It’s been good times for the sommelier trade as what was once little more than a server with a good deal of wine knowledge has gained hero status on the restaurant floor. I don’t see how this can really expand much more as there are only so many restaurants willing to splash out on the cost of having a server fully-dedicated to wine. I should also add that this is really a US thing as in Europe the “somm” doesn’t have anywhere near the respect that he/she does in the US.
There are countless people working towards the accreditation these days which is in turn flooding the market with people who are qualified. There’s simple economics that will come in to play and, while in no way do I think that the need for this individual will die off, we’ll need a lot less of them and thus, the profession will peak, although a potential die-off won’t happen for some time to come.
Wine writers write more about wine writing failing and it will get worse
Back in September I wrote about how people were talking about a fall-off in wine writing. The topic was picked up again by Mr. Hemming and in general, it gets talked about a lot. Yeah, things are shit and as Richard stated, earning most of your money from writing about wine is an impossibility these days but for a select thimbleful. I see it probably getting worse as the devaluation of writing (and most creative endeavors) continues. On this front, I unfortunately see little turnaround and see there being a lot of well-written articles about how there is nowhere for people to write.
A few “En Primeur” articles will call it finished but it will soldier on
I haven’t been writing forever and in a truly professional manner I think I’m just in to my third year. But the repeating theme of En Primeur (the sampling of just-made Bordeaux to buy it on futures) is always said to be in its death roll. I have yet to see this fully happen and for some reason, I doubt that it will as there’s just so much structured around it. It does need to go though as it’s a truly idiotic way to rate a wine like Bordeaux when it’s barely finished malolactic conversation and hasn’t seen anything for aging. But, this cycle will go one although I think less people will be claiming the fork has been stuck in it.
Le Pan Magazine will fold
I think we can all agree that Le Pan was released supposedly as a new magazine targetted at the Asian market, but it really only aimed to make wine more luxurious and unreachable. That was one of the most ludicrous things to attempt given that the movement in wine is towards anything but. Wine is closer to the “everyman” now that it has ever been and this magazine has no place given how many fine publications for wine there currently are. Naturally, the thought they could do better by starting out with a fleet of Masters of Wine on the editorial board who as far as I can tell have almost all parted ways with the magazine.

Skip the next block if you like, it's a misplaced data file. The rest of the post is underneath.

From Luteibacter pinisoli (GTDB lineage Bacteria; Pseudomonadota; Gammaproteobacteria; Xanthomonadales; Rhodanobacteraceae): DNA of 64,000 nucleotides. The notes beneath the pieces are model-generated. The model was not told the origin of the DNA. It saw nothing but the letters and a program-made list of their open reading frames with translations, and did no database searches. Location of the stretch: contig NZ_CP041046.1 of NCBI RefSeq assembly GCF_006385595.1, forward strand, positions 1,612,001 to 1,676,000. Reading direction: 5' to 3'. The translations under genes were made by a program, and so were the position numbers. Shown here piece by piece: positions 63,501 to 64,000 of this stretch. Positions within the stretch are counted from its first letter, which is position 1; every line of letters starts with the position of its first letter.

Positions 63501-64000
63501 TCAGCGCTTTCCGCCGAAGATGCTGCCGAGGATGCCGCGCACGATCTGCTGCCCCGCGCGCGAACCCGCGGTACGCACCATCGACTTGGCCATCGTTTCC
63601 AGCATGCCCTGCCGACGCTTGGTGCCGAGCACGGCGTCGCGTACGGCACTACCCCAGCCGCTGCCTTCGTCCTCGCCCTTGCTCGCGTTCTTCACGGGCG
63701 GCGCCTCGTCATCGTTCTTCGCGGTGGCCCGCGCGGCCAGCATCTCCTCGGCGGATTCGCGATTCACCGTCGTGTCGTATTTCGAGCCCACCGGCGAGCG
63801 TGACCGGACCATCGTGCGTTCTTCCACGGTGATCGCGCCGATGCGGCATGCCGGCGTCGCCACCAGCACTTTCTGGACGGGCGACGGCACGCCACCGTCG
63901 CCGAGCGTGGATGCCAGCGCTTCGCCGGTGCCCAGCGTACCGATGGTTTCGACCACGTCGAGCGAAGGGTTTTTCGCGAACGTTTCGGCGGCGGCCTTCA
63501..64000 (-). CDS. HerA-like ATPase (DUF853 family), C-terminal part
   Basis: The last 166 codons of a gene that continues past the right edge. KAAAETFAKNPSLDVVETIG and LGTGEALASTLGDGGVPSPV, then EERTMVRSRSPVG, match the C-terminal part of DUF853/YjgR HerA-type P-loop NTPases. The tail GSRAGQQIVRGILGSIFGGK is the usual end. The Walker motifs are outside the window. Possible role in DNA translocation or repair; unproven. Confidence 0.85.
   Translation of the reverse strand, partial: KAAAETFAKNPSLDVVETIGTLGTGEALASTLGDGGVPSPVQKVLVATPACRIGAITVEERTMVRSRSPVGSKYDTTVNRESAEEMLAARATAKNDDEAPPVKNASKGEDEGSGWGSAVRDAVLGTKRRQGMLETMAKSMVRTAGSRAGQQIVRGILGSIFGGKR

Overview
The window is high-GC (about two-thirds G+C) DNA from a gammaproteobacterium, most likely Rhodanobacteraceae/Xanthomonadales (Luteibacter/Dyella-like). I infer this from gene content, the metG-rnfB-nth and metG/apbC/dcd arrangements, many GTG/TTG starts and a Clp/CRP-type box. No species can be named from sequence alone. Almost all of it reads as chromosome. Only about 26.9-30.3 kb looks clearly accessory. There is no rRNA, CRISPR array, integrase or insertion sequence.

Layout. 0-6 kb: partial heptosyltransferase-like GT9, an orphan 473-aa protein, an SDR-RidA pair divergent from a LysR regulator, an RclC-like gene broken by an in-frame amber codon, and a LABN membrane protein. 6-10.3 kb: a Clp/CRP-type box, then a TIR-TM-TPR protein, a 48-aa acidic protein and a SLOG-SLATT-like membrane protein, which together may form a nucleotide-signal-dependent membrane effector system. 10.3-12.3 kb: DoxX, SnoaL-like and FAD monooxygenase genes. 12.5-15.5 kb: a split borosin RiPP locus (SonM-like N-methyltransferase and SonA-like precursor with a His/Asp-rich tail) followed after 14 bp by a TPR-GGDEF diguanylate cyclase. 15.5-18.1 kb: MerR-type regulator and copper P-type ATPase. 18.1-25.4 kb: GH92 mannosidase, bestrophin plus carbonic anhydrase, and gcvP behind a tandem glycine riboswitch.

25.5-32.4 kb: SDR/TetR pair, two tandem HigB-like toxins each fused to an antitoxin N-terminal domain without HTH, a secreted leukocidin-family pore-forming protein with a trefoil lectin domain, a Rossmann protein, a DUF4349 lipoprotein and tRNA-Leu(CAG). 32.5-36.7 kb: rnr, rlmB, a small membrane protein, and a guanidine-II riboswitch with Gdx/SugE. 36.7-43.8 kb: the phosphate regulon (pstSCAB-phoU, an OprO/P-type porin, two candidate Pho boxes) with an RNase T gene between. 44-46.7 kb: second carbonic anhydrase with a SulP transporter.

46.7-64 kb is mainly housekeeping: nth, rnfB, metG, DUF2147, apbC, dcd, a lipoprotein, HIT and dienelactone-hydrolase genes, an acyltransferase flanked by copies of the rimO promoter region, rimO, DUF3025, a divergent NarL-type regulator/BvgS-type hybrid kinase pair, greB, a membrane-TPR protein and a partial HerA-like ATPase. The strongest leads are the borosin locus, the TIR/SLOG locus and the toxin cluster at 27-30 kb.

The weird thing is that while there was a news article that broke about them closing down part of their operations in Hong Kong, it was deleted for some reason. Maybe it was wrong? I just can’t see how this magazine is going to hang in there unless the owners have exceedingly deep pockets. All around, a weird magazine that falls prey to the fact that if you have to say you’re “luxury”, then you’re not. I can’t see this magazine existing by the end of the year and myself and others I know will be happy to see it go as wine doesn’t need anymore fancying up.
Georgian wine will get more mainstream
In case you don’t follow anything I do (I might respect you more if you don’t as it means you have better shit going on) then you don’t know I’ve been writing a new book on Georgian wine. The weird thing wasn’t the exotic wines and grapes I found in about three months of travel there, but how little resonance the wines had to wine drinkers at large. With how much many sommeliers wax poetic about them, they’re not often found outside of the most hardcore of natural wine bars. This I believe will change a great deal by the end of the year. Availability will pick up (short of massive tariffs being slapped on imports in the US & UK) and the wines will just get more well-known.